An integral species in a large worldbuilding project I'm working on right now is based around the concept of extreme agility.
The species shall be a megafauna (Is that grammatically correct - "a megafauna"?), about as large as a human or larger. It lives in an extremely complex three-dimensional jungle where flora and terrain form all kinds of shapes and structures. Other than that, I haven't set anything in stone for the creature. It can be a predator, a herbivore, a scavenger. It can be quadrupedal, bipedal or both like a hadrosaur. Nocturnal, diurnal, crepuscular, it doesn't matter. All that does is that it is wired for agility.
This is just the basic premise - anatomy, physiology, ecology and ethology have not yet been worked out and will be based around that basic premise. In this question, I'm going to be focusing on the first criterion, anatomy.
So, this species must be able to do the following with ease and efficiency:
- Jump far and high
- Climb adeptly
- Sprint short distances
- Vault over obstacles
- Roll without hurting itself
- Run up near-vertical surfaces
- Pull itself onto a surface when hanging from the edge of it
Those are the basic requirements, but if you'd like further clarification I'll go into more detail here.
Jumping: The species must be able to jump far, ideally 5 times its length/height (Whichever way its body is oriented) or more. I would like it to jump high as well, 2-3 times higher than its length/height (See above for which one to use). But, more than that, it must be able to jump with precision at specifically tailored lengths. Also, it would be great if it could jump and land feet-first on a vertical surface, while catching the horizontal top with its hands/forefeet.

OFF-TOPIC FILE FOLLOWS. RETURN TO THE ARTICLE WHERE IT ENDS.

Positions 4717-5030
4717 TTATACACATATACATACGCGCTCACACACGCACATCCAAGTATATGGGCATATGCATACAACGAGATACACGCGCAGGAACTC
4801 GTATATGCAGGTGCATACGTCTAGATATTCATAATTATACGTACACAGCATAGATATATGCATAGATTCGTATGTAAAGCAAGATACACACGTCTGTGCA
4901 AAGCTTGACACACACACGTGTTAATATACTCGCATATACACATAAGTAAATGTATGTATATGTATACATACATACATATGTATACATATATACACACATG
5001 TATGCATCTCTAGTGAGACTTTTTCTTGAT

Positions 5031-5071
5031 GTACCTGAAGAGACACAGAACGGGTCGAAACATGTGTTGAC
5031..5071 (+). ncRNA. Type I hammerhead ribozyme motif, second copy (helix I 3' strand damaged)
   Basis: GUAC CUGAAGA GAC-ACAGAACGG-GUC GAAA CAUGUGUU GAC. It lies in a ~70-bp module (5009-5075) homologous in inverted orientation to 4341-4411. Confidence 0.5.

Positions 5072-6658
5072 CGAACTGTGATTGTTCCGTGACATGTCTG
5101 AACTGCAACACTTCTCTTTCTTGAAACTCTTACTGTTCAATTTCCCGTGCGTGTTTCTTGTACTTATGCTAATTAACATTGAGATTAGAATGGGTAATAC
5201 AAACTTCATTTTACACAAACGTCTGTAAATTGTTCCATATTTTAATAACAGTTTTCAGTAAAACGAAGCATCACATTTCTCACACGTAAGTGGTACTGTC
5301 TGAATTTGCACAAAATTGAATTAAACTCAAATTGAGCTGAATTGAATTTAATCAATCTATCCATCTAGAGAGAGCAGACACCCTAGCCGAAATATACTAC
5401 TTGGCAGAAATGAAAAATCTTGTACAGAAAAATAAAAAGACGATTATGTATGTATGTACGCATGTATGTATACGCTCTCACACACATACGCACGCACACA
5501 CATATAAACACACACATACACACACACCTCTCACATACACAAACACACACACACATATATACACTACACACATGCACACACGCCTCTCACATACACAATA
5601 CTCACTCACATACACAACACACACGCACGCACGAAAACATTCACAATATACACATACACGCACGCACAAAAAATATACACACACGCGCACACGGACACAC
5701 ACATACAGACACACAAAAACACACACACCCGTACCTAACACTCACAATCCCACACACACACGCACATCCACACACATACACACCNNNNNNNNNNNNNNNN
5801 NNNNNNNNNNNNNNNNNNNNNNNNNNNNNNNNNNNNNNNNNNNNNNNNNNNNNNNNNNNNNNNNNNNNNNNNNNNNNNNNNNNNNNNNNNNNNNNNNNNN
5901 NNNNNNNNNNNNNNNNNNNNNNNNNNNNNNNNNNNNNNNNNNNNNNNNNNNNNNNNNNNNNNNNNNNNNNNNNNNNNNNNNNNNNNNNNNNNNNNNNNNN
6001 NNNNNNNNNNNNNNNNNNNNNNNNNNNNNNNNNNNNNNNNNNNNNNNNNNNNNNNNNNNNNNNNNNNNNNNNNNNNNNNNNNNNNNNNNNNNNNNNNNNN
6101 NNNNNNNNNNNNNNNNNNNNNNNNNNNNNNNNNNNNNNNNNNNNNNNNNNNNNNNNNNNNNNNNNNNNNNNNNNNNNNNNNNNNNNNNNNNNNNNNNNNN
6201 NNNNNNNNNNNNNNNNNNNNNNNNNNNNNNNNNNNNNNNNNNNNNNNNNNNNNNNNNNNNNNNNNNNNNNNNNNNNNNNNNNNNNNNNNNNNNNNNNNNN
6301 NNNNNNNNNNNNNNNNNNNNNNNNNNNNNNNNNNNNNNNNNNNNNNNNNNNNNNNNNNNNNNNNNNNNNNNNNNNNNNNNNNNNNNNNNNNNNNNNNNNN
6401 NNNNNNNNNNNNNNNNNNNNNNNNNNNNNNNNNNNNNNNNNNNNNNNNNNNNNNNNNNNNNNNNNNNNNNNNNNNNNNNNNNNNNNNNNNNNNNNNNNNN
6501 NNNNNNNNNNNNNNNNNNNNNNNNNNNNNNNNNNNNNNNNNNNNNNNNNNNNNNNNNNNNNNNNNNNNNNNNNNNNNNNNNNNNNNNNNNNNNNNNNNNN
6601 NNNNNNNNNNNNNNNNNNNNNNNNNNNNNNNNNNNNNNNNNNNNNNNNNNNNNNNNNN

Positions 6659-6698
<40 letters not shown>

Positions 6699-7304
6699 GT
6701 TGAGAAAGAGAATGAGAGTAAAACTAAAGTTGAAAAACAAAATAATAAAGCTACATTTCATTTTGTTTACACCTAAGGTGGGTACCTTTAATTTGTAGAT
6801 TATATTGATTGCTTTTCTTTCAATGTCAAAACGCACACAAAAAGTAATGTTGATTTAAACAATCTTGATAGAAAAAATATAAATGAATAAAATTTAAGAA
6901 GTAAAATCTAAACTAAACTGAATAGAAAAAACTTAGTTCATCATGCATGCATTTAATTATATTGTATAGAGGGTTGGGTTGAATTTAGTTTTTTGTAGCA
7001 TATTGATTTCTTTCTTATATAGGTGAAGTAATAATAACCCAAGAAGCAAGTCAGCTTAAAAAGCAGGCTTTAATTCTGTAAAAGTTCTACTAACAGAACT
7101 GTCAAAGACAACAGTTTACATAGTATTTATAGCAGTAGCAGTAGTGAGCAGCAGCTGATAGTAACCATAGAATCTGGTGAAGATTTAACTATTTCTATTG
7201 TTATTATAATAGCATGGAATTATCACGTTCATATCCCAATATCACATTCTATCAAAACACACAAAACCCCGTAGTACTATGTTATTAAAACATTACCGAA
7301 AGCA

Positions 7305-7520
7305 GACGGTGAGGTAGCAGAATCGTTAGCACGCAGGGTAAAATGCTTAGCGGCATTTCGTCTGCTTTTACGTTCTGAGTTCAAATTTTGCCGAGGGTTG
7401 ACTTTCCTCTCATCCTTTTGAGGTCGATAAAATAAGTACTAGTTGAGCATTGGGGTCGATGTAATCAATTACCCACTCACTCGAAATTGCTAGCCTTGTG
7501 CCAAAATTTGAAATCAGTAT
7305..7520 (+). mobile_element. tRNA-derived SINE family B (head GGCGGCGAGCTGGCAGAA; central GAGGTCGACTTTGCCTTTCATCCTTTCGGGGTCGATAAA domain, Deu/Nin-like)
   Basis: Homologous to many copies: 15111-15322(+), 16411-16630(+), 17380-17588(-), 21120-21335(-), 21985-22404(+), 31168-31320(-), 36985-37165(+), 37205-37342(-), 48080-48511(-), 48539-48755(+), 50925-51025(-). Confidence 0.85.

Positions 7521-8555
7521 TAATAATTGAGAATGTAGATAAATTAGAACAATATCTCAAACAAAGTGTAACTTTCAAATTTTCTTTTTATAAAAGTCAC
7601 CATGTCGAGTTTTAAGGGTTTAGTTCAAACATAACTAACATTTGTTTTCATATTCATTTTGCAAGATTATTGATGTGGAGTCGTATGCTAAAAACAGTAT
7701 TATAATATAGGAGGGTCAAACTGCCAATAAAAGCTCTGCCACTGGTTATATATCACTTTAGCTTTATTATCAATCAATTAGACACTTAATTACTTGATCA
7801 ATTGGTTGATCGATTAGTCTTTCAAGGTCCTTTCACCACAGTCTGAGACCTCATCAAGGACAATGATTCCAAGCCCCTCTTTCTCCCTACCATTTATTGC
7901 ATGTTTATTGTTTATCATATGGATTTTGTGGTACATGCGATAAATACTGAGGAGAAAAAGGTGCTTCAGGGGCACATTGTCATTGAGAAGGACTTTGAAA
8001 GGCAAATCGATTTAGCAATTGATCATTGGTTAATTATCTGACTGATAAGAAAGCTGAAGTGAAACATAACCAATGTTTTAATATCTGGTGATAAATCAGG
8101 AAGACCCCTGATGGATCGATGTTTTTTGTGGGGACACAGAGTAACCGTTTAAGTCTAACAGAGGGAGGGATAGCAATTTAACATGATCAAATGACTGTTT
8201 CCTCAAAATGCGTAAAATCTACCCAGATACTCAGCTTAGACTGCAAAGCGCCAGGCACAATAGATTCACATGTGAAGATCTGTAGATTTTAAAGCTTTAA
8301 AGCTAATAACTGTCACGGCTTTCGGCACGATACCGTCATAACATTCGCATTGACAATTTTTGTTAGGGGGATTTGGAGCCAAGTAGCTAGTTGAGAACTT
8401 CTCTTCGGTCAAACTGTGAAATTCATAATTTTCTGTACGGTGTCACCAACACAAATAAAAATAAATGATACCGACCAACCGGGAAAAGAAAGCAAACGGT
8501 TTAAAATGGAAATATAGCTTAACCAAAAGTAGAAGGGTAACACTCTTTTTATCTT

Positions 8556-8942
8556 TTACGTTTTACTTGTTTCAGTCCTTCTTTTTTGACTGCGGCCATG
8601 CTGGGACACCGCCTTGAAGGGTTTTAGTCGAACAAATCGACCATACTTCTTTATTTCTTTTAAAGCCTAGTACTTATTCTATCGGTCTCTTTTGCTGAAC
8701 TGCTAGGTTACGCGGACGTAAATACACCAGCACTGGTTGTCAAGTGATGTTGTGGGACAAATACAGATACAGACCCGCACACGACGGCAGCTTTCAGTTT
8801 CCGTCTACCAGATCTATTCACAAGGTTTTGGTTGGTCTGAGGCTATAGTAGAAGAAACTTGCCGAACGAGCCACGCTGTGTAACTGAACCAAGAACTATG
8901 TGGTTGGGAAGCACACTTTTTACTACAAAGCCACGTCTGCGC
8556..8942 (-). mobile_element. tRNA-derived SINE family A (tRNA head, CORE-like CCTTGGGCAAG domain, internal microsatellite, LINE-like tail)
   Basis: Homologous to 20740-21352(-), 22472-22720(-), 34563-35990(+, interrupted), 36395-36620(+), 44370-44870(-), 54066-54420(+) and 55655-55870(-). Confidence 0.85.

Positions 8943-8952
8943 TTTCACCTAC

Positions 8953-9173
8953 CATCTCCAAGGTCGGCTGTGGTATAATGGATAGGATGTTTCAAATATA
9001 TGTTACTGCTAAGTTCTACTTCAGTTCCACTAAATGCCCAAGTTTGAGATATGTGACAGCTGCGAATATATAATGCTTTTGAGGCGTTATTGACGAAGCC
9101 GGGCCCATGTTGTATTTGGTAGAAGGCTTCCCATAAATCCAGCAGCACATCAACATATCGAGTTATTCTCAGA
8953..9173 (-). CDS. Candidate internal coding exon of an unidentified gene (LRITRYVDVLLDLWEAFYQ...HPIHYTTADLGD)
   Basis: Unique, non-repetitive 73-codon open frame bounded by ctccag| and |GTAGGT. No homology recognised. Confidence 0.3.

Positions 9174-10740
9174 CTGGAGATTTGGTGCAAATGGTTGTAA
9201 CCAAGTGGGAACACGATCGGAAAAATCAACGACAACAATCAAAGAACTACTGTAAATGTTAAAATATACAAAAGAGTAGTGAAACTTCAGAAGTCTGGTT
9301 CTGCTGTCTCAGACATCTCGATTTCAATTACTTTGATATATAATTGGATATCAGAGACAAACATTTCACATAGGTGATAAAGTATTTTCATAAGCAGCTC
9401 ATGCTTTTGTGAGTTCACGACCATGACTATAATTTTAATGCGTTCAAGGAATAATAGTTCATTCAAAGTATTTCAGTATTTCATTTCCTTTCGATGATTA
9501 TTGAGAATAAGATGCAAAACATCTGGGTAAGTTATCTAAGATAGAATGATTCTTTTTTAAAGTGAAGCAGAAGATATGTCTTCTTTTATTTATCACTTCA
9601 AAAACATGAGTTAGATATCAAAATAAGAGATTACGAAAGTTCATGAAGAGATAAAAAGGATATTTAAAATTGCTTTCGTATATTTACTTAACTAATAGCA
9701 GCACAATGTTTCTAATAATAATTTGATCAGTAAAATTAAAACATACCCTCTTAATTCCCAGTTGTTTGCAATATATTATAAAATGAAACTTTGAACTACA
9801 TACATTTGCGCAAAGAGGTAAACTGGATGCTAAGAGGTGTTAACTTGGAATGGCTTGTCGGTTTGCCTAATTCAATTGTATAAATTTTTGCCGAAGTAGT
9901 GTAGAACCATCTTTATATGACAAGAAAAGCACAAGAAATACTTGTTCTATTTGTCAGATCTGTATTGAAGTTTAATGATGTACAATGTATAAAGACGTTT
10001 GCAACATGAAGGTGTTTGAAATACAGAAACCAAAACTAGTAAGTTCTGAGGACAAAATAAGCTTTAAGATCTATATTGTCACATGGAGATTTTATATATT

Climbing: By this, I mean both climbing in a complex environment, like a monkey,and ascending vertical surfaces. In the latter one, it would run at the vertical surface, jump at it, and push up with a foot to reach the top. It also should have "wrists" that can rotate between 0 and 180 degrees, and some form of gripping mechanism.
Running: It won't have to run any marathons, but I'd like it to be able to outrun most human athletes on flat ground, for distances between 100 and 500 metres.
Vaulting: Vaulting is slightly different to jumping in that the practitioner uses their hands (It might be forefeet in this animal's case), to push their body over an obstacle. It would probably need moderately powerful forelimbs to do this.
Swinging: The species needs to be able to hang from horizontal bar-like objects and move itself forward. It may need to do this to clear vast chasms if there is a convenient bar.
Rolling: I would like my creature to be able to quickly move from running to rolling under obstacles it couldn't pass under at full height. Also, it should be capable of using rolling movements to absorb shock after landing from a large jump.
Vertical running: I don't mean running up 90 degree surfaces, but rather something more like 60-80 degrees, although if you can make it even higher then I'd be delighted. I was thinking that the creature could use something similar to WAIR (Wing-Assisted Incline Running) to do this, but obviously the wings, or wing-like structures must not interfere with the species doing any of the other skills.
Pulling itself up: This one's a bit hard to understand in the concise bullet-point, so I'll explain more now. If the creature jumps onto a cliff-like structure (Vertical side, horizontal top) and catches the horizontal surface but has its legs hanging down from the size, it must use its forelimbs to pull itself up onto the flat top.
I know this has been a long question, but most of it is just elaboration, clarification and specification on the main list of points. I wouldn't call this a broad question, because the essential question is very simple; "What would a species that can do x, y and z look like?"
This may seem implausible or too superpower-y, but technically, humans can do all or most of these things. The only difference is that we can do it because we have the consciousness to develop physical and athletic ability for our entertainment (I doubt there were many Stone Age traceurs), but these animals are wired for it.
A final word: If it so happens that some other kind of motion would be better for moving in a complex environment, then I don't really care. The question is asking what is the best an animal could be at these skills, not whether or not these skills are the optimal way to move.